Today, more than eighty percent of my dining room floor became visible again, as boxes were unpacked and put in their rightful places. You know what that means? The Husband and I are finally getting MOVED IN!
There's something vaguely magical about unpacking in your new home. Every ear-plundering rip of packing tape as you open a box is worth it when you discover what was hidden inside. It's like Christmas, only you already own everything, and you already know that the cardboard box you just untaped does not (hopefully) contain a pony. This pseudo-Christmasy treasure hunt is greatly aided if you resist the urge to label boxes when packing; then you can Forrest Gump it up with every box you open!
I've assembled the following list as an abbreviated guide to moving, in the hope that you may find it useful when planning/executing your next moving adventure.* Consider it an early Christmas present. Sorry it's not a pony.
THE SUPER-DELUXE ULTRA PREMIUM PLUS GUIDE TO MAKING YOUR NEXT MOVE AWESOME:
1. Set lofty goals when selecting a moving date. Don't settle for giving yourself six weeks to prepare if you think it could be done in four. Give yourself a challenge! For example, our lease ended on July 28. We planned to move on July 17, just because we could. Granted, we ended up pushing the date back to July 24, then to July 27, but we burned off most of the stress and worry in apprehension of the first moving date. In other words, because my internal procrastinate-then-freak-out clock was set for the 17th, when we gave ourselves the extra ten days, I ended up being (mostly) on schedule!
2. Yes, you absolutely WILL use that croquet set, you WILL make a quilt out of those old t-shirts and fabric pieces, and you WILL scrapbook all of those ticket stubs, programs, and photos. Don't throw away anything when you move. You never know when you might need dorm-length sheets again, or that "old-fashioned" tube TV with the twelve-inch screen! And don't assume that because something has broken and gone unrepaired in your current home that you will not spontaneously have plenty of time/money to fix it after you move. This stoic retention of all household sundry items may become confusing, as you forget exactly what you own and why you still own it. This is called Crapatic Amnesia. By the time we moved, you could have handed me a live armadillo and told me it went in the downstairs bathroom, and I would have tried to fit it into the medicine cabinet. Judging from my lifelong pack-rat habits, as well as those of my family, Crapatic Amnesia seems to be congenital, hereditary, and incurable. But non-fatal. Unless you collect anvils. Or dragons.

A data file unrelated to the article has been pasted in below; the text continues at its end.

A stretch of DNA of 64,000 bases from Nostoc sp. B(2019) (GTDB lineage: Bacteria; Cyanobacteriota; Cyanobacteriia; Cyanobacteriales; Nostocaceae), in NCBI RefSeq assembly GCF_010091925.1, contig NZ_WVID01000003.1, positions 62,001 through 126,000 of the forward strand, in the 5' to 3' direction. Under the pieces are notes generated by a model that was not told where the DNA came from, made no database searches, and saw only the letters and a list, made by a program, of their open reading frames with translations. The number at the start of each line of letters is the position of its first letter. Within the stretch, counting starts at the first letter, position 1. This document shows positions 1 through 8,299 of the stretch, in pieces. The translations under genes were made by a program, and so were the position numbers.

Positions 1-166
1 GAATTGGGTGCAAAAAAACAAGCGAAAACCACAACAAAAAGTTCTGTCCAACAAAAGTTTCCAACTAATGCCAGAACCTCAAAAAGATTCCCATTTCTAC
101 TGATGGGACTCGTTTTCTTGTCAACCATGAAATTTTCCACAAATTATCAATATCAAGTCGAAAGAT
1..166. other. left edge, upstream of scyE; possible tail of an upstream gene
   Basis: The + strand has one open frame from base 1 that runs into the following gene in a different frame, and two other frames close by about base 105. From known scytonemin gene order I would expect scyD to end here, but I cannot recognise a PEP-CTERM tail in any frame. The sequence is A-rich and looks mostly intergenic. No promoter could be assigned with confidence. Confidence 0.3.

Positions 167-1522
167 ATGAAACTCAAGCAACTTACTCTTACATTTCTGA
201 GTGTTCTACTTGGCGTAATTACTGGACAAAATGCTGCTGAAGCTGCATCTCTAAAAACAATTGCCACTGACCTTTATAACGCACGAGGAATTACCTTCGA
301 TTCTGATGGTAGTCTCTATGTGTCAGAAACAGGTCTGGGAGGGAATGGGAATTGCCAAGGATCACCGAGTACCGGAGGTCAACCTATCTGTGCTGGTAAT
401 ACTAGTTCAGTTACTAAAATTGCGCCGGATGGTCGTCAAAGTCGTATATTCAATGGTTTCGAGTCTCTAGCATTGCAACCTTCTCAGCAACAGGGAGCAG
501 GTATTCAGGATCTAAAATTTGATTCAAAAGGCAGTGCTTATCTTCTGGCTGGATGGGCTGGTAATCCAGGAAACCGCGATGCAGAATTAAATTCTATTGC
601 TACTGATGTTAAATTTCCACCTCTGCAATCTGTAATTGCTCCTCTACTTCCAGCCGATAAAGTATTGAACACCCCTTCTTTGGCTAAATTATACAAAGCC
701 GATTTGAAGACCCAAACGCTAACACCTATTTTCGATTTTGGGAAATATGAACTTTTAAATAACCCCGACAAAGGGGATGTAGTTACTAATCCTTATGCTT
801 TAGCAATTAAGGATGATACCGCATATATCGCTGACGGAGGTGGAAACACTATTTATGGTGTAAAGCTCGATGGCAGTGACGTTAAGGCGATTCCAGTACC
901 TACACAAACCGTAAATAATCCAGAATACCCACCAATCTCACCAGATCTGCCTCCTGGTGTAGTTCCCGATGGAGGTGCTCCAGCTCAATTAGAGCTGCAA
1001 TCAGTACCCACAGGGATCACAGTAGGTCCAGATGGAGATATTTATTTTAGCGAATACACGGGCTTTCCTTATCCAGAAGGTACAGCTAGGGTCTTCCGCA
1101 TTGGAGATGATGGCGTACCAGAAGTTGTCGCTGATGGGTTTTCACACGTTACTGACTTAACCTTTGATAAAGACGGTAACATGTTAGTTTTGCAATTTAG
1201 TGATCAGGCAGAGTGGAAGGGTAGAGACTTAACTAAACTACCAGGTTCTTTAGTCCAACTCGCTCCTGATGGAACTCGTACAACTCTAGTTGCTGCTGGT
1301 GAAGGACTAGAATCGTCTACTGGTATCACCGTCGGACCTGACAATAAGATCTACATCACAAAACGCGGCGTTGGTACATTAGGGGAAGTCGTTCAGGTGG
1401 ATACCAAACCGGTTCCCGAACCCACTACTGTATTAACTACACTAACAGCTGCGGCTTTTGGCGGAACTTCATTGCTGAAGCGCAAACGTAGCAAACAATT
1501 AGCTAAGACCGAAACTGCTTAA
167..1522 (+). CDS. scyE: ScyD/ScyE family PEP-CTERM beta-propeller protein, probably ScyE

3. Since life events, such as moving, can be stressful, it's best to couple them with additional life events, such as getting married, in order to get all the stressors out of the way at once. The Husband and I moved our stuff into our first place in Pittsburgh on August 1, 2008. We were married on August 9, in Columbus, Ohio. These events followed graduating from college in Florida in May, traversing the airspace between Ohio and Florida during the summer for visits, and completing a thousand-mile roadtrip in a moving truck to get all of our stuff to Pittsburgh. This time we kept it simple; we waited a whole 48 hours after moving day to bring home our new dog. Cramming as many stressful life changes into one year/month/week as possible is like hazing yourself into the Fraternity of Adulthood.
4. Replacing light-switch covers and painting walls are home improvement projects for pansies. If you REALLY want to be an intrepid home improvementalist, pick more ambitious projects. We had to sand the walls in two bedrooms to get rid of the
5. In all seriousness: look at the potential, not the present. Moving into a new home is, honestly, quite stressful. It can become difficult to envision the desired future of stylish decor, relaxing evenings, and home-cooked meals when the present state is one of chaotic cardboard, crushing exhaustion, and cheap pizza. When I look across the hall (now, not two weeks ago when I wanted to throw lighter fluid on it all), I can visualize how much I will love our bathroom when it is finally done. When I look at the unpainted walls in our master bedroom, which is currently the storage space for boxes and bathroom materials, I can imagine how nice it will be to collapse in after a hard day, once it's furnished and ready. And when I look at the fruits of my Crapatic Amnesia, those mountain ranges of nameless boxes that shrink a few inches at a time, I know that we will eventually get them all into their proper place and feel like we have setttled in. Unless one of those boxes contains a live armadillo. Or a dragon.
*a lot of this advice is not meant to be taken seriously. Taking it seriously would probably not work out well for you. If you do take it seriously and find yourself injured/driven insane/selected to appear on "Hoarders," please don't blame me.